“Tonight, I want to tell you: It’s time for unity. It’s time to come home… Our door is always open. It’s open for anyone who was elected by votes from the right and wants to bring Israel back to the moral track, to the strong track, the winning track,” he said.

Prime Minister Bennett’s government lost the majority less than ten months after forming a coalition, ending Netanyahu’s 12-year tenure at the helm. The current coalition is an uneasy alliance of eight parties ranging from right-wing parties to the Arab-Islamist bloc. The broad coalition, widely seen as an alliance to keep Prime Minister Netanyahu out of office, came to power on a thin majority — holding 60 seats in a 120 member Knesset.

While it will be premature to eulogize the ruling coalition, the new development opens several paths to Netanyahu’s return to power. With other right-wing lawmakers threatening to leave the ruling coalition, Netanyahu could form an alternative government. If no alliance manages to prove a majority in the Knesset, the country will go through fresh elections.

Netanyahu’s Likud is leading in current opinion polls. “According to a poll by Channel 13, the Likud would earn 38 seats, Religious Zionist would earn eight seats and Shas and UTJ would earn seven seats. This would mean that Netanyahu’s bloc could earn 60 seats,” The Jerusalem Post reported Wednesday.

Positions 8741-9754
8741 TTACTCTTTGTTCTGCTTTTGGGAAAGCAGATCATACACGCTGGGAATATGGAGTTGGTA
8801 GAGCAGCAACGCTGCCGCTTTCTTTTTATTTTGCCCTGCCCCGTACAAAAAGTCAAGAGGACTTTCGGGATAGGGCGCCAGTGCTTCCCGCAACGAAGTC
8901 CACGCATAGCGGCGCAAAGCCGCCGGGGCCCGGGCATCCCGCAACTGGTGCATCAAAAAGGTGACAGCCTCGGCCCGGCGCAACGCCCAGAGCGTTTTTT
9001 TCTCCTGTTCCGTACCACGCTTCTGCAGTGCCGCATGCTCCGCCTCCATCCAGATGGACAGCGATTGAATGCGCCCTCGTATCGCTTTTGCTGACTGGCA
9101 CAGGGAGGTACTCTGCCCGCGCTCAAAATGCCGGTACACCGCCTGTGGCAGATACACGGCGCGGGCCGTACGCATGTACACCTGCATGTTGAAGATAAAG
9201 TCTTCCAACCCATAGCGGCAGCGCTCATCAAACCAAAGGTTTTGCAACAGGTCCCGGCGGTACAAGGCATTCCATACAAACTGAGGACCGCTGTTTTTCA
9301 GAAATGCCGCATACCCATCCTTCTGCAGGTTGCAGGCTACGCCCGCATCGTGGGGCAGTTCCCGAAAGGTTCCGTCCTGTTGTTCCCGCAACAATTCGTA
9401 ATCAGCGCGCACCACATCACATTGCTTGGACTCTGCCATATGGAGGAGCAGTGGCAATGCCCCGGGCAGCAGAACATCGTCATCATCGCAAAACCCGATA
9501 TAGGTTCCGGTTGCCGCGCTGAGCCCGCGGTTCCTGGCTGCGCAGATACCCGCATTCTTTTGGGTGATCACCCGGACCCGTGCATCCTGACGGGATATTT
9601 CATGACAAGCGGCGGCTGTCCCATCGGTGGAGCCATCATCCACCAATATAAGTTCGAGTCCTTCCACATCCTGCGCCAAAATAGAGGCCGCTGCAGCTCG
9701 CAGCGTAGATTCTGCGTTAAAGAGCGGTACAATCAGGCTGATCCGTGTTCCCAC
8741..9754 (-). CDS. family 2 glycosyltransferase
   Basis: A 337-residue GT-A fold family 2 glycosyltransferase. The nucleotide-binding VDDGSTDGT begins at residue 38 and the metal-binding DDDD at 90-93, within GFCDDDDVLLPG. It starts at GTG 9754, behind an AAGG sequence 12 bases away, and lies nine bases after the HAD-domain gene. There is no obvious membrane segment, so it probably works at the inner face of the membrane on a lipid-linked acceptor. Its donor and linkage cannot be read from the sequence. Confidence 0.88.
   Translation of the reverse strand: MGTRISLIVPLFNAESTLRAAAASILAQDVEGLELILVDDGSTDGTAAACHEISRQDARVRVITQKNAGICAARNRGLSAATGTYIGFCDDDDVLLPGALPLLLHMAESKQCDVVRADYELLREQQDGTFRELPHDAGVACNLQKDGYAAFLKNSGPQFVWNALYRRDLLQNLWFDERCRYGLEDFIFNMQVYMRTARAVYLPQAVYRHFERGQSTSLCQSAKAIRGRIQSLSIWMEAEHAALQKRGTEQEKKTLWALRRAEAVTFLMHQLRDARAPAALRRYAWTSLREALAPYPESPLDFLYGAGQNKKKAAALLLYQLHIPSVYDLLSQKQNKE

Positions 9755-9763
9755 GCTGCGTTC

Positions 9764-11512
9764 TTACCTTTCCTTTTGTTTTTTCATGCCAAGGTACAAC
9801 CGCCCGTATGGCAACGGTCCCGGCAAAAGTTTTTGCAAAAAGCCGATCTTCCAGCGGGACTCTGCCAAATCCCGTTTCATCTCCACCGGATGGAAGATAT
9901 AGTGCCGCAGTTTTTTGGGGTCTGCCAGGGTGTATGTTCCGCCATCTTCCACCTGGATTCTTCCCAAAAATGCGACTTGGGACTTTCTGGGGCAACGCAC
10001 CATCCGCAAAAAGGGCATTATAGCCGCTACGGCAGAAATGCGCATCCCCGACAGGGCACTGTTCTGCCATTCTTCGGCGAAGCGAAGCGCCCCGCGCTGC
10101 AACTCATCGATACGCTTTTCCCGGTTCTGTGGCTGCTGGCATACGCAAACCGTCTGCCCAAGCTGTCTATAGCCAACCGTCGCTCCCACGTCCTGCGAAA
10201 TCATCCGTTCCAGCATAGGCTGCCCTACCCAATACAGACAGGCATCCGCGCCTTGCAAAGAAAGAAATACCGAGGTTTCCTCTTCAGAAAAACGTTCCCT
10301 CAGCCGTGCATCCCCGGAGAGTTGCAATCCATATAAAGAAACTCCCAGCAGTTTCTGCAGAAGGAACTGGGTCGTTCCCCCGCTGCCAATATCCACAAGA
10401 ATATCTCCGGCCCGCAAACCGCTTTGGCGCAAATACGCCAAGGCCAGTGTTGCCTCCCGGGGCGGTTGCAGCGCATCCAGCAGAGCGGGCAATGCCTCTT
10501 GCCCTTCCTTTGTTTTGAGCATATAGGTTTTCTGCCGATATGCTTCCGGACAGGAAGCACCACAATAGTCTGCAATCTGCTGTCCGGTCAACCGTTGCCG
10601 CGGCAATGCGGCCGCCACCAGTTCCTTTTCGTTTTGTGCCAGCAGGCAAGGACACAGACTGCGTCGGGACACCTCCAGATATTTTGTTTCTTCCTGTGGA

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healthguyfsu | April 7, 2022 at 1:17 pm

It always seemed a strange marriage to a less proficient outsider like myself.

I’m not surprised that Netanyahu is looking to pounce on any strains. He’s opportunistic and maybe the best choice for the job regardless of his warts….but what do I know.

    Milhouse in reply to healthguyfsu. | April 7, 2022 at 5:00 pm

    It’s a platypus of a coalition. It makes no sense at all. I thought it would collapse as soon as Netanyahu got the message and resigned the Likud leadership, or the Likud’s members got the message and voted him out. Any other leader could form a solid majority.

    But he hung on, and his colleagues didn’t oust him, so the stalemate remained the same and this ridiculous coalition has muddled through. And for at least a little while longer it still will, unless one more right-wing MK can’t take it any more and follows Silman.

Meanwhile we’re stuck with Biden for another 3 years.

    jrcowboy49 in reply to McGehee. | April 7, 2022 at 4:46 pm

    The mid term elections could change that thought process. Biden would be impeached, the Ho as well. There are several possibilities favorable to Conservatives that would put the US and President Trump back on track with Netanyahu on the flank in the ME to save the Abraham Accords and focus on Iran!

      Milhouse in reply to jrcowboy49. | April 7, 2022 at 5:03 pm

      The next congress might impeach Biden, but the senate would never convict him. It’s impossible for the GOP to gain 17 senate seats this year, and they’d need more than that since at least one GOP senator would vote to acquit.